The Union is increasingly concerned at the length of time the Fire Service is taking in filing its case on appeal to the Court of Appeal.
The Fire Service has 6 months from the date of being granted leave to appeal to file its case. Leave to appeal was granted in November 2005.
Members will recall that as part of the appeal process, the Fire Service applied to the Employment Court for a stay on the Employment Court Decision until determined by the
Court of Appeal.
As part of that process, the Union did not oppose the application (the Union did not support it either), but simply agreed to abide the Decision of the Court. This position
was adopted subsequent to discussion and agreement with the Fire Service that they would process their application to the Court of Appeal with urgency.
Clearly the Fire Service is not proceeding with urgency, and the Union has formally notified the Chief Executive of its concern and asked him to honour the agreement made.
Members Leaving the Fire Service
a) Days in Lieu
Members who have left the Fire Service subsequent to 1 April 2004 will be entitled to payment for Days in Lieu accrued, if the Union wins its case. Administration arrangements for this will need to be agreed.
b) P.C.A. Allowance
The Fire Service initially adopted a position that any member who had completed the P.C.A. but left the Fire Service prior to the P.C.A. payment date – 26 April – would not receive the P.C.A. Allowance.
The Union disputed this position and the Fire Service has now agreed to pay the allowance to such members, provided they make the appropriate claim at the time of
Transferring Public Holidays to Other Dates
There still appears to be some confusion over the application of Section 45 of the Holidays Act for the last Christmas/New Year period. The Union’s understanding was outlined in two Newsletters – 22 December 2005 and again on 10 February 2006.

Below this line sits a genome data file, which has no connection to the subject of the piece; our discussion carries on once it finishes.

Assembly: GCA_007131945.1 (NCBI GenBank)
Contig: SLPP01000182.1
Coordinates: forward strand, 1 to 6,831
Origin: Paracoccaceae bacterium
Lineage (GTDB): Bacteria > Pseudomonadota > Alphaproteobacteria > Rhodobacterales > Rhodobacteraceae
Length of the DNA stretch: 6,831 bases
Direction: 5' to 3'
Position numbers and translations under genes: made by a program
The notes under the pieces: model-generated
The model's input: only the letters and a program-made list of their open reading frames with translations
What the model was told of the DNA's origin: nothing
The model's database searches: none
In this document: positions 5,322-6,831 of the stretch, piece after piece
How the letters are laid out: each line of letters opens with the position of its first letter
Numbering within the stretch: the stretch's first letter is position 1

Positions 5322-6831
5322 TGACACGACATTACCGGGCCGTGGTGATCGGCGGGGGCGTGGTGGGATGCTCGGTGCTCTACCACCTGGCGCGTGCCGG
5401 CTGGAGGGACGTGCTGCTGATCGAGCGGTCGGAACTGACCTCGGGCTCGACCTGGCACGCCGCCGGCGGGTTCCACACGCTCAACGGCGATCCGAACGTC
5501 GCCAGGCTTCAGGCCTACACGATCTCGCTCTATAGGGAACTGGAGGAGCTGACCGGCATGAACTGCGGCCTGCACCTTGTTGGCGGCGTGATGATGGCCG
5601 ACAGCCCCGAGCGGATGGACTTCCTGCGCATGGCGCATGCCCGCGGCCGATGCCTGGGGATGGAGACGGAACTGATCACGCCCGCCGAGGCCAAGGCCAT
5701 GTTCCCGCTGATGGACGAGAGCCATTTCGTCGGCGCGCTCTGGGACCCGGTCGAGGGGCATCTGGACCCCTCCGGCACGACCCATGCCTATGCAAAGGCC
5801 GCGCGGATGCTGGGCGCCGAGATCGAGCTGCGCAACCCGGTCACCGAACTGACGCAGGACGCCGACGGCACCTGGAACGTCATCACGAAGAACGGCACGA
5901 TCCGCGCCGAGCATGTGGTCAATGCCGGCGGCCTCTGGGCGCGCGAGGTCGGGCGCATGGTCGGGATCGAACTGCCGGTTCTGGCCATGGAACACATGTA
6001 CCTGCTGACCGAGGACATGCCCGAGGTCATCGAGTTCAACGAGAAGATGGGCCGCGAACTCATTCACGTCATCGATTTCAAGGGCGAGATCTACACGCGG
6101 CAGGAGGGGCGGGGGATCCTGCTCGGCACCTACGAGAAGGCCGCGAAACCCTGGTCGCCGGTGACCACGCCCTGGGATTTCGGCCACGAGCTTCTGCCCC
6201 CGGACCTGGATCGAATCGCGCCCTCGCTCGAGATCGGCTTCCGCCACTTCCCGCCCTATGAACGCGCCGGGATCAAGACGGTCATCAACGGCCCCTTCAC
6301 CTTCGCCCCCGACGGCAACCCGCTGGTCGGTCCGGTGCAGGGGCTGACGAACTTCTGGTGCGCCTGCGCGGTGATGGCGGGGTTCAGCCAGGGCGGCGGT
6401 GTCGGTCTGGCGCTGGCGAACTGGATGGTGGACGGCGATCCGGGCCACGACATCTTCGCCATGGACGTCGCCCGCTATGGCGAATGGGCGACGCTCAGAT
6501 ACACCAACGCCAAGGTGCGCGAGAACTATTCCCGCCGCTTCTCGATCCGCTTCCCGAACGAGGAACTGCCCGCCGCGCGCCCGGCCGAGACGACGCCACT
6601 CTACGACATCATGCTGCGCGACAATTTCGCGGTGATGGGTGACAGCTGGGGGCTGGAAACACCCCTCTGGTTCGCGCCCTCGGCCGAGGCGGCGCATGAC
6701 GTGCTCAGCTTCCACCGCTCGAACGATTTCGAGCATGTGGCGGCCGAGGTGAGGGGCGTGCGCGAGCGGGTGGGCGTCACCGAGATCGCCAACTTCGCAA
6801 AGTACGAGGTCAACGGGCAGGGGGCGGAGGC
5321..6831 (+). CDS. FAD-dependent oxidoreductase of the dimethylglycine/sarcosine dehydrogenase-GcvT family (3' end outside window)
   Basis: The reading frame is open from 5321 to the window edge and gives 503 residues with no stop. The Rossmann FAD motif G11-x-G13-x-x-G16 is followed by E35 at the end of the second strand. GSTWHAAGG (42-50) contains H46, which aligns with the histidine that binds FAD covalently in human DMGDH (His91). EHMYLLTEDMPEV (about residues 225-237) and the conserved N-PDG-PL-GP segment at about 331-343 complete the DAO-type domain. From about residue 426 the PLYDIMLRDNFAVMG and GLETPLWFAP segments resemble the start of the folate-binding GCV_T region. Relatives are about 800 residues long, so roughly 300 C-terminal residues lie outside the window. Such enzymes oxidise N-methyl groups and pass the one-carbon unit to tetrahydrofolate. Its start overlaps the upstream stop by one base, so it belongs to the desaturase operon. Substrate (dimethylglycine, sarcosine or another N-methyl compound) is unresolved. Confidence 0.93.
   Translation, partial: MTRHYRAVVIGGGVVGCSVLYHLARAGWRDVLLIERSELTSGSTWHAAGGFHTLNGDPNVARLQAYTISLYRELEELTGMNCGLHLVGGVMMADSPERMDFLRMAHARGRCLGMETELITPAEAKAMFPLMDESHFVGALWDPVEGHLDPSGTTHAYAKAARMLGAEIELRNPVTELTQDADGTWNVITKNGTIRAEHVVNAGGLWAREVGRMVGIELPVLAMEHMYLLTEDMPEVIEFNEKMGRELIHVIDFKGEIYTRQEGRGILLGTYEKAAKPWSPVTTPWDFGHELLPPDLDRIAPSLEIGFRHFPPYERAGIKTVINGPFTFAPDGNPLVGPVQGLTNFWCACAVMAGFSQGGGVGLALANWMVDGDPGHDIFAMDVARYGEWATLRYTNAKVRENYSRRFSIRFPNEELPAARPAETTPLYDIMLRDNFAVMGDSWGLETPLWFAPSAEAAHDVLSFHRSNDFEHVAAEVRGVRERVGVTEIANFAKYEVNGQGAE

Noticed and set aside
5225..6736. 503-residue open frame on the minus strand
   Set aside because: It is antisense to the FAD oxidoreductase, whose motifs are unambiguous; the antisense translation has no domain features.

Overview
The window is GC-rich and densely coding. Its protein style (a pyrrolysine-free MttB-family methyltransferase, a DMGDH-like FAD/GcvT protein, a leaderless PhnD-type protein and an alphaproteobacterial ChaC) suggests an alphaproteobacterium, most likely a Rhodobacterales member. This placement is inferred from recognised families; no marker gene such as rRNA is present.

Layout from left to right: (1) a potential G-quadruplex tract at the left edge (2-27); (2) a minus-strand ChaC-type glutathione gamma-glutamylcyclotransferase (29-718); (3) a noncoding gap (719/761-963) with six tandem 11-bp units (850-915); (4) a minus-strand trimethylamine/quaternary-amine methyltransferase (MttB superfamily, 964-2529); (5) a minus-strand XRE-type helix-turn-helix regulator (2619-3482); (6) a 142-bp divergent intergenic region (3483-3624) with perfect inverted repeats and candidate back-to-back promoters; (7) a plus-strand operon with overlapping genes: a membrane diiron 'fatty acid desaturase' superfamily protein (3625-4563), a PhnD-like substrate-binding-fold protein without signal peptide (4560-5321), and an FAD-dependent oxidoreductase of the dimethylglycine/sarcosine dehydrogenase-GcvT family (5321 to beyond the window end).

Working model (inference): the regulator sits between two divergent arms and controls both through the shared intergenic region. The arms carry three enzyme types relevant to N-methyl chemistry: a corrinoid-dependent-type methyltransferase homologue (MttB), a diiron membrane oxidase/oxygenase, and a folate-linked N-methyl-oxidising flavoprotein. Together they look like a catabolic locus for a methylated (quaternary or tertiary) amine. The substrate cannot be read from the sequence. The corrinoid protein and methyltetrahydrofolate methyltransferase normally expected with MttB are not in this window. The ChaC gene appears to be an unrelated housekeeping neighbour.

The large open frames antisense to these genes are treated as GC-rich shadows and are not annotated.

Section 45 of the Act provides inter alia –
If Christmas or New year’s Day:
- Falls on a Sunday and that day would otherwise be a working day for the employee, the Public Holiday is treated as falling on that day i.e. the Sunday.
- Falls on a Sunday and that day would not otherwise be a working day for the employee, the Public Holiday is treated as falling on the following Tuesday.
What this means for the 2005/06 Christmas/New Year period when Christmas and New Year’s Day fell on a Sunday is as follows:
- Blue, Red and Green Watches worked on 25 December. For those Watches the Public Holiday is observed on the actual Public Holiday (i.e. 25 December).
- Brown Watch did not work on 25 December and therefore for that Watch, the Public Holiday is transferred to Tuesday 27 December.
- Brown Watch was rostered to work on 27 December and therefore for that Watch, 27 December is treated as the Public Holiday.
No person working overtime on 27 December will have that overtime calculated at Public Holiday rates.
Blue, Red and Green Watches worked on 25 December and that is the day observed as the Public Holiday.
Brown Watch did not work on 25 December but worked a normal shift on 27 December and therefore for that Watch, 27 December is treated as the Public Holiday.
- Blue and Green Watches worked on 1 January and therefore for those Watches, the Public Holiday is observed on the actual Public Holiday i.e. 1
- Brown and Red Watches did not work on 1 January 2005, therefore the Public Holiday is transferred to 3 January 2006.
- Red Watch worked a normal shift on 3 January and therefore that day is treated as if it was a Public holiday.
- Any member on Brown Watch working an overtime shift on 3 January will have that overtime calculated as if the day was a Public Holiday.
- Any member of Blue or Green Watch who worked overtime on 3 January, will have the overtime calculated as for a regular Tuesday. For them, 1 January (when they worked normally) was observed as a Public Holiday.
The Union’s Court action claims a Day in Lieu for all normal shifts worked on a Public Holiday, or the day observed as a Public Holiday.